In order to create more just and fair systems, we have to disrupt the status quo. This means that current power dynamics at work need to be re-examined and questioned. It takes courage to fight for justice in the face of risks. That’s why groups who have historically faced bias and discrimination in the current system can’t change these systems alone. Majority group allies need to use their voice and take action to enact a more equitable culture too. It’s important that everyone is on board when it comes to making our workplaces more inclusive.
However, being courageous in calling out injustice requires an understanding of what underrepresented groups require from allies. Recent research has examined effective courageous workplace behaviors, from the perspective of minority group members. The researchers (two of my colleagues and myself) found that courageous behaviors can raise the self-esteem of disadvantaged group members at work. This then increases job satisfaction and decreases emotional exhaustion. This work shows the potential power of acts of courage from majority group members. It also helps provide some guidance on how to best drive equity in organizations. Importantly, allyship allows for greater equity without burdening minority group members to take these risks alone. Read about the three types of courageous behaviors we uncovered below!
Courage Through Advocacy
First, demonstrating courage can involve pushing for more inclusive policies or practices in your workplace. Imagine that a Black woman is going through the hiring process at your company. She was being underpaid in her last job. She wasn’t a poor performer compared to others. But, the hiring manager held unconscious biases that led to discrepancies in her pay. Now, imagine that your company engages in the practice of asking people what their past salary was, in order to determine what they should be offered now. This practice may be driving pay discrimination for women of color at your company. This is especially true given Black, female candidates are more likely to have been paid less for the same job.
You might decide to advocate for a policy change. Maybe you suggest that salary bands are pre-determined for each position and applied evenly across candidates. This behavior might be risky, because it calls the status quo into question. But, it would also be courageous. This action could have really positive consequences for the fairness in the hiring process moving forward. This kind of action might be helpful because job candidates are not in a powerful position to advocate for themselves. Further, depending on the climate of the organization, minority group members may feel it is too risky to bring this issue up themselves. It’s always ideal to check with minority group members about the action you plan to take before you take it. If you learn your actions are viewed as helpful, you can use your power to drive structural change.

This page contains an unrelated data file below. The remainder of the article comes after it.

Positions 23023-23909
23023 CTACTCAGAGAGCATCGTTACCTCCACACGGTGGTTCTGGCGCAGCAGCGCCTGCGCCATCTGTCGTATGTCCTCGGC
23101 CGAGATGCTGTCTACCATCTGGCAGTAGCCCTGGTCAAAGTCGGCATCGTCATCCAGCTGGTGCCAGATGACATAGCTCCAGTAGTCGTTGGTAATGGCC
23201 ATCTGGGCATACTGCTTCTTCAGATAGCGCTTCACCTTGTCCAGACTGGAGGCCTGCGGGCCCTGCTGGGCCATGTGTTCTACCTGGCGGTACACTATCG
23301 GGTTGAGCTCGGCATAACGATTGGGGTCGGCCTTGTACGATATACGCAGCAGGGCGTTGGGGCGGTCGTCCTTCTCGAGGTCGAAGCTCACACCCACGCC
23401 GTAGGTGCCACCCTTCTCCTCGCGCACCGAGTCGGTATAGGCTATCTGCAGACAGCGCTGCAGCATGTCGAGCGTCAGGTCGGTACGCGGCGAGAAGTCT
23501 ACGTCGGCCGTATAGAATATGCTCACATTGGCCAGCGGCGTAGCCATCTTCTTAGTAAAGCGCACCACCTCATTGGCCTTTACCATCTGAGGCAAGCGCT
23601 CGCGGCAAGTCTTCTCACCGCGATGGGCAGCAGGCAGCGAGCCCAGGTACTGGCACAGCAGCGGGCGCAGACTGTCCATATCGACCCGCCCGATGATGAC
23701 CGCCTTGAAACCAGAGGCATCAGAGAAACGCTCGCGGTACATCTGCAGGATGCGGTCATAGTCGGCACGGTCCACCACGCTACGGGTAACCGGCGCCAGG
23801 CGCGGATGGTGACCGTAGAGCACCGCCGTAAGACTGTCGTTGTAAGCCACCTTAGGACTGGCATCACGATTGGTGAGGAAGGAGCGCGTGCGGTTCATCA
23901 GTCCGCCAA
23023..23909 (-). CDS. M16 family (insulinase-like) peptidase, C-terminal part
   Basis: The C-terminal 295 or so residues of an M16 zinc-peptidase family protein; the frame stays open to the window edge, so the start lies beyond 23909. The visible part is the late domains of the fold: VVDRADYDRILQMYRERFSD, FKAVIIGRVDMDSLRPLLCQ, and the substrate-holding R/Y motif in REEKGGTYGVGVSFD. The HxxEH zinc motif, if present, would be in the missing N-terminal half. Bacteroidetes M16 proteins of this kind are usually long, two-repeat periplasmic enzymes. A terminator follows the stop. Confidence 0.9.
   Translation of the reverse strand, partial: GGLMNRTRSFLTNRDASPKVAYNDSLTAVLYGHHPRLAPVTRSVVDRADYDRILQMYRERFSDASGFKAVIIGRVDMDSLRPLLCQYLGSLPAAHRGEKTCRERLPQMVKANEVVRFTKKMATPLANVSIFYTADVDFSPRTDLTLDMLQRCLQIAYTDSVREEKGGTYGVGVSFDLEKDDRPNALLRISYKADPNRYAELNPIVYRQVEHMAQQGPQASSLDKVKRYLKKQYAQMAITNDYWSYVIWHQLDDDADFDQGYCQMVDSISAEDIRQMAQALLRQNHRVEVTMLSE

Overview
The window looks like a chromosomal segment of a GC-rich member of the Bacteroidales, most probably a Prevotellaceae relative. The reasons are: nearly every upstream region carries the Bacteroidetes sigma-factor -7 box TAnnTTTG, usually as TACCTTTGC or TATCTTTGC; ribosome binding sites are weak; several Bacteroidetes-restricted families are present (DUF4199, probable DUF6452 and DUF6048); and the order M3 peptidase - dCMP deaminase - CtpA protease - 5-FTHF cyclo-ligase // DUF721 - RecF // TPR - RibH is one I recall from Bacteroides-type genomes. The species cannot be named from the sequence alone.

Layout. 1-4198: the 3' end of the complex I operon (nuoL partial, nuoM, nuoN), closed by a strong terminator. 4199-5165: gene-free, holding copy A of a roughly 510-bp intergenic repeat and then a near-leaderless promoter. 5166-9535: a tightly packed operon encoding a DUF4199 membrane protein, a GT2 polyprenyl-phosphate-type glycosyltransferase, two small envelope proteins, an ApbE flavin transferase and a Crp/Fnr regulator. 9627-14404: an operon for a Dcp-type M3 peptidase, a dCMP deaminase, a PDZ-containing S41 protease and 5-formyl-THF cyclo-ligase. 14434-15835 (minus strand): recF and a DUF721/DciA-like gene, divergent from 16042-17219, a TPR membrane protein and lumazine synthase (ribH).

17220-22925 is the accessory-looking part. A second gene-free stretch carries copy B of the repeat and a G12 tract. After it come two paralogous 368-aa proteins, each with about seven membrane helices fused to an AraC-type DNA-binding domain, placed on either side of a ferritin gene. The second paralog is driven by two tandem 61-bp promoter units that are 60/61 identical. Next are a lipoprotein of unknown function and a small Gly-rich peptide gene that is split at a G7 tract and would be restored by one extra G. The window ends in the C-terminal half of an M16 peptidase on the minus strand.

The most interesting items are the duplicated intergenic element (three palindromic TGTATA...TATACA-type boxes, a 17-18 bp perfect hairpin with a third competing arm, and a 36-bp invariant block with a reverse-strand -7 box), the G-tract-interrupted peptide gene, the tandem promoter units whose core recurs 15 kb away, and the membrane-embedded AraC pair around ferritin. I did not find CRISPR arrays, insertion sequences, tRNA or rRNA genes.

Courage Through Education
Sometimes you can demonstrate courage just by educating others. Even though this act sounds benign, it can be risky in some workplaces. For example, imagine you work with a transgender colleague who uses “they” pronouns. Now imagine that your coworkers continually use the wrong pronouns when referring to this colleague. In this instance, it might be helpful to educate your colleagues about why proper pronoun usage is important and respectful. Using your power in that instance can be useful. Your transgender colleague may already feel uncomfortable, and feel even more singled out, if they have to educate coworkers on their own.
Again, asking minority coworkers if they’d like you to take the lead on educating others is a good idea. If they agree that your voice is helpful, you might tell other majority group members why you are an ally at work. You might also provide tips regarding how you have educated yourself on these perspectives. Providing research-based resources for colleagues to read can also help. Sometimes people just need to learn more and feel comfortable before they can start to change non-inclusive behaviors.
Standing Up and Speaking Out Counts
The last way that you might demonstrate courage has to do with defending others who are being threatened or belittled by colleagues or customers. It is still ideal to check with minority group members about whether they want you to stand up for them. However, this is the only category that can warrant swifter action. For example, imagine that a colleague uses a slur to refer to a gay man that you both work with. Your gay colleague is in earshot but doesn’t say anything. You may not want to “out” your gay colleague or draw attention to his sexuality in particular.
Instead, you might tell the colleague who used the slur that you personally find that term offensive. You could also say you won’t tolerate that kind of language being used in the workplace. Finally, you might highlight any company policy prohibiting that kind of language at work. Later, in private, you could ask your gay colleague if there was anything else he wished you said or did. You could also inquire about how he is doing and if he wants you to do anything else.
While you didn’t have time to walk away from the colleague in question, ask your gay colleague for his thoughts, and then act, you do have time to follow up after. Remembering to make the confrontation about you – and not about them – is also important. Showing your colleagues that inclusive language matters to everyone, not just minority group members, can be helpful.
Have you ever shown courage at work? What happened? What did you do? Did minority group members view your actions positively? We need everyone to unite for workplace justice to be achieved. But, we need to understand allyship through the lens of minority group members first.